As I thumb through my extensively dog-eared copy of the SQL MVP Deep Dives book, I find there are four solutions proposed for gaps.  Of these, there are 3 which seem to perform to relatively the same order of magnitude when it comes to elapsed time.

Once again a check of the results confirms that they are identical to those shown in the preceding table for gaps.  Test harness Gaps Test Harness #1.sql confirms that solution #1 from SQL MVP Deep Dives is the fastest.


Test Harness – 1,000,000 Rows


CPU (ms)

Elapsed Time (ms)

Logical IOs

Gaps #1




Gaps #2




Gaps #3




An Alternative Gaps Solution

Since we have relatively a fast method of determining islands, perhaps it’s possible to convert that solution into one that will identify our gaps.  Let’s take a look at the islands results to see how it might be converted into gaps.

gaps and islands

If we first insert two columns and fill the first with one less than the StartSeqNo and the second with one greater than the EndSeqNo, we can circle the numbers that represent the gaps.  Each pair of colored, circled numbers in the rightmost table perfectly represents our gaps.

This suggests to us that UNPIVOTing the islands might give us something to work with to arrive at the gaps.  There are at least three methods to un-pivot two columns: 1) using the SQL UNPIVOT keyword, 2) doing a UNION ALL between each of the columns and 3) using the CROSS APPLY VALUES (CAV) approach to UNPIVOT.  We’ll choose the latter because as this article: An Alternative (Better?) Method to UNPIVOT seems to demonstrate, that approach may be the swiftest.  We’ll also move the fastest islands bit of code magic into a Common Table Expression (CTE) so we can focus on our gaps solution.

We’ve thrown in a couple of row numbers to see if they might help us with the grouping we need.  These results are:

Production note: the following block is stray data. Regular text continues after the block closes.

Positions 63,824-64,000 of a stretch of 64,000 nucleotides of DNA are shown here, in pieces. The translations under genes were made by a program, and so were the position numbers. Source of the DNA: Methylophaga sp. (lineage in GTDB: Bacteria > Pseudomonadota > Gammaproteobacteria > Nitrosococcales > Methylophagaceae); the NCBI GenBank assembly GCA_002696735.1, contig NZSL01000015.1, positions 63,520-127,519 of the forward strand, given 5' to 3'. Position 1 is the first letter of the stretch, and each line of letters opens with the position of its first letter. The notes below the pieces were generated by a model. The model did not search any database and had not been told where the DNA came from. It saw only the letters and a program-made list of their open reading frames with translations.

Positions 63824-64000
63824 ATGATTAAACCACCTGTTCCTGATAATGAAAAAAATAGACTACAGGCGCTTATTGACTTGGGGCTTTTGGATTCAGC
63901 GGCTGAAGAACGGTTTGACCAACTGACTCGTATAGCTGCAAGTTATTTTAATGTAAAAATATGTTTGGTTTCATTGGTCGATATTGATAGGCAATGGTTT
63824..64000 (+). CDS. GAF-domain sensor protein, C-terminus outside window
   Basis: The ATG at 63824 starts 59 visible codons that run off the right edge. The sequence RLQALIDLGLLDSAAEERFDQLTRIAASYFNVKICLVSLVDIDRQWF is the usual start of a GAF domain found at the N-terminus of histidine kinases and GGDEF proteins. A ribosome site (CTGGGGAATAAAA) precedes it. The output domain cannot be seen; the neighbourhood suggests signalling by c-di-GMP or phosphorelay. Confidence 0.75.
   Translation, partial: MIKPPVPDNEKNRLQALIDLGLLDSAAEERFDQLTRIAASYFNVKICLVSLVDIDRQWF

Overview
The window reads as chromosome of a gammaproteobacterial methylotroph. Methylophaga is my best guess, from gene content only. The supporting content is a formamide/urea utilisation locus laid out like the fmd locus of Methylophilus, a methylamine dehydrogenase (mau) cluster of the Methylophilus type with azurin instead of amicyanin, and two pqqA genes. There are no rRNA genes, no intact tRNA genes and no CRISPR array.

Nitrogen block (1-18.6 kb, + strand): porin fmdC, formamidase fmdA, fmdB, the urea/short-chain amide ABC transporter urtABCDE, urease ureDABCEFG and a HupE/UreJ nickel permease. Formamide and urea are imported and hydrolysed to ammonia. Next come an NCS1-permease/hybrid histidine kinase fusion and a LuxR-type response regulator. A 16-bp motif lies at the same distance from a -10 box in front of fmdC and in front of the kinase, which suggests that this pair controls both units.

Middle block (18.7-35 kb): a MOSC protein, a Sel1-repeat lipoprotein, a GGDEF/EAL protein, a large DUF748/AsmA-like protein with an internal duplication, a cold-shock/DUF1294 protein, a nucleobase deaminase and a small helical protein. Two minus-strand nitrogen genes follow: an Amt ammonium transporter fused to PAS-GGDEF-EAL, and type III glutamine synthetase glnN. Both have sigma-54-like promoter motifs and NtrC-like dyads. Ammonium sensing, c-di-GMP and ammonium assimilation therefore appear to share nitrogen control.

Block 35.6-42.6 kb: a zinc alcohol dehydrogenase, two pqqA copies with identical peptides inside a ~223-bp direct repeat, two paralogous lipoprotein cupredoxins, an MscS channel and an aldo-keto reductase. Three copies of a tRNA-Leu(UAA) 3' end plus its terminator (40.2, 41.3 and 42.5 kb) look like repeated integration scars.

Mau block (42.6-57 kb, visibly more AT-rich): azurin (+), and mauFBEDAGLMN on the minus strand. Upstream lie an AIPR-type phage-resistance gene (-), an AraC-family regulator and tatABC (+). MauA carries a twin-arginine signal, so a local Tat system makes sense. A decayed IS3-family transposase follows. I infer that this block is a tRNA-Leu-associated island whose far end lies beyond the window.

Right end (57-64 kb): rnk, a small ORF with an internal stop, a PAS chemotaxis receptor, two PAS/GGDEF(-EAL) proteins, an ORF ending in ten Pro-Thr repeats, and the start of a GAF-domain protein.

We certainly have the numbers in SeqNo that represent the endpoints of our gap and we even have a grouping column (m) that will allow us to group our gap start/end points, which we arrived at by the totally simplistic method of dividing by two.  Now all we have to do is figure out a way to remove the first and last row from the result set!

Since all the gap endpoints of interest are in groups of two, this brings to mind the HAVING clause.  Let’s give that a try.

Inspection of the results set clearly shows we’ve achieved our expected results – the gaps!

Performance Comparison of Gaps Solutions

Performance always counts so let’s see how well this solution performs in a sufficiently large test harness versus the solutions proposed in the MVP Deep Dives book. 

In the two test harness scripts we mentioned previously, the code to generate a large test data set looks like this:

While reviewing this article, Peter Larsson (alias PESO) suggested an alternative using CROSS APPLY VALUES that may improve the speed.  So let’s take a look at that method also.

Using the gaps solutions identified previously, a quick check of the results at 1,000,000 rows delivers these results (run Gaps Test Harness #2.sql).


Test Harness – 1,000,000 Rows


CPU (ms)

Elapsed Time (ms)

Logical IOs

SQL MVP Deep Dives Gaps #1




SQL MVP Deep Dives Gaps #2




SQL MVP Deep Dives Gaps #3




CROSS APPLY VALUES – Islands to Gaps




CAV – Islands to Gaps (by PESO)




Elapsed times for the new CAV (Cross Apply Values) methods appear quite competitive, and both logical IOs and CPU time appear improved.  In a moment we’ll see if these results can be reproduced and how they scale.

An Alternative Islands Solution

If it is possible to convert Islands to Gaps, perhaps it is also possible to convert Gaps to Islands.  Let’s consider a data transformation as follows:


For this solution, we’ll take the end point and add one, while we subtract one from the start point.  We need to add a row, and that row will be the first and last sequence number in our series.  Finally, we’ll un-pivot and add a row number that groups each resulting sequence number in pairs (note that you could either add 1 to or subtract 1 from the row number before dividing by 2).

So now, skipping the intermediate explanatory step as it is quite similar to what we did before, we can arrive at the following code to calculate islands from gaps: